Reputation Management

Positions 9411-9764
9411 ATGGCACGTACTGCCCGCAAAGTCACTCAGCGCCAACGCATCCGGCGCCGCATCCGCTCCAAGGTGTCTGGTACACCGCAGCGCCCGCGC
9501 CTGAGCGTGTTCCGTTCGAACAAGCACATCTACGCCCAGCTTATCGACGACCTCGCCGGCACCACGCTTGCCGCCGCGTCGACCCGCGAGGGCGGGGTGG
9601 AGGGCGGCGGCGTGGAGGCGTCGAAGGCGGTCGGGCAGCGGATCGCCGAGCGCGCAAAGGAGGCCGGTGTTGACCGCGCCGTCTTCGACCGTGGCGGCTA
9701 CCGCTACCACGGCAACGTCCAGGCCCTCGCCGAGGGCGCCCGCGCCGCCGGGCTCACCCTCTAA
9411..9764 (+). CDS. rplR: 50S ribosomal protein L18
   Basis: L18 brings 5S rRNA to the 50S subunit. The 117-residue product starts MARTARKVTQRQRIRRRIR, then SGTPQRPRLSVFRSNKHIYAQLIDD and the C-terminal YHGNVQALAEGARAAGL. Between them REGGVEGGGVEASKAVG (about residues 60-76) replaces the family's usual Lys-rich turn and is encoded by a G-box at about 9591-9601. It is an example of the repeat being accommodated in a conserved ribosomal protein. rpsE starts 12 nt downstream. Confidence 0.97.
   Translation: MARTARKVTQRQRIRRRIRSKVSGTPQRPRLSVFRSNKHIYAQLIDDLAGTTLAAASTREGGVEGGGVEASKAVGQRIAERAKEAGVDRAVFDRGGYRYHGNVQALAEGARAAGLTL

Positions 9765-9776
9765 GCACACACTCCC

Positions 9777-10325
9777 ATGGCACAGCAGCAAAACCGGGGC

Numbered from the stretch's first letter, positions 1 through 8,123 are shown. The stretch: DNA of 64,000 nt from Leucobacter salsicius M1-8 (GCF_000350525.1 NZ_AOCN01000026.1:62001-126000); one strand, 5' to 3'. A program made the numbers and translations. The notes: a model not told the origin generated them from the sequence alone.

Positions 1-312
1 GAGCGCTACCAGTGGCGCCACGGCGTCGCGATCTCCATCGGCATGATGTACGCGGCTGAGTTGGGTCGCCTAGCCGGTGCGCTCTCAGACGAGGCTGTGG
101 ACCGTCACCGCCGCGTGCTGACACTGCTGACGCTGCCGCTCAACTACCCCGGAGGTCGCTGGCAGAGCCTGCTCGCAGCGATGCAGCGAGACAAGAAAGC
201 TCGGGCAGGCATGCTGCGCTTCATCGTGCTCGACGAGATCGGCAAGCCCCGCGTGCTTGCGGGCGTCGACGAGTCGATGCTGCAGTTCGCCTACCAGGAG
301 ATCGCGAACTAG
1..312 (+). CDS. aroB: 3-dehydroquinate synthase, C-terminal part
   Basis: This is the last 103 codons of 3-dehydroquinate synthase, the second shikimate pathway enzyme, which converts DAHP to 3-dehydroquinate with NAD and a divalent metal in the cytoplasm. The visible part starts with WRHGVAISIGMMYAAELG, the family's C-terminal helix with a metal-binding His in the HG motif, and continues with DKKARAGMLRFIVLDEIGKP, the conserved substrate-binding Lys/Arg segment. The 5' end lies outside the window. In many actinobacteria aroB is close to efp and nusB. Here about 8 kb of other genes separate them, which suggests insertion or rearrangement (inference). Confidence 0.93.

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theBDX.com 11900 Ranch Road 620 N, Austin TX 78750-1345 © 2015 Builders Digital Experience, Inc. All rights reserved. W H I T E P A P E R | R E P U T A T I O N M A N A G E M E N T Responding to Negative Online Reviews Home building is a very human business and we, as humans, all make mistakes. The internet amplifi es those mistakes making them more visible. Gone are the days when you would address an issue that made it into print media and then quietly went away. Online reviews don't go away. They have to be handled differently than other potentially negative public relations issues. Don't let negative brand or employment reviews cause further damange by going unanswered. Delays allow the current situation to escalate leading to lost sales or potential employees. That said, we believe there are right and wrong ways to respond. It is uncomfortable to admit mistakes and takes courage to publically acknowledge them. Online, that is exactly what you have to do. This is important for two reasons: (1) When done right, it keeps the PR issue from escalating, and (2) it minimizes the ongoing damage of negative information that remains visible. This second point is what differentiates handling online vs. offl ine reviews. Potential customers and employees are going to see your response or lack thereof. Reviews handled with care will both prevent additional negative reviews and reduce the impact of the bad reviews. We believe a builder should respond to a negative review in a timely, authentic, and humble manner. A personal and conversational tone is generally preferred. Here are some guidelines: Show empathy: Apologize and express that you understand the pain/inconvenience caused. It does not matter if what they are saying is 100% accurate, you don't want to debate or seem defensive. Try to understand their point of view and how the situation made them feel. Demonstrate your contrition: Empathy alone is not enough. Express how your actions were wrong and what you are doing to fi x it. Show that you are taking steps to make amends and prevent similar issues. Without making excuses or sounding defensive, stress the positive: This is the tricky part, but an oppor- tunity to turn lemons into lemonade. Let's assume something positive (e.g., company growth) contributed to unintended employment related results. In this case, you should point out the jobs and advancements made possible through your growth, but admit to the negative consequences. Ask for feedback: Ask the poster to come back and comment on how you did with resolving the issue. When a prospective customer or employee reads your response, they should be thinking: "Some of the reviews I see here are bad but at least the company has acknowledged the issues and are seeking to fi nd a resolution." If someone wants to come to work for your company, they want to believe your story. Page 5

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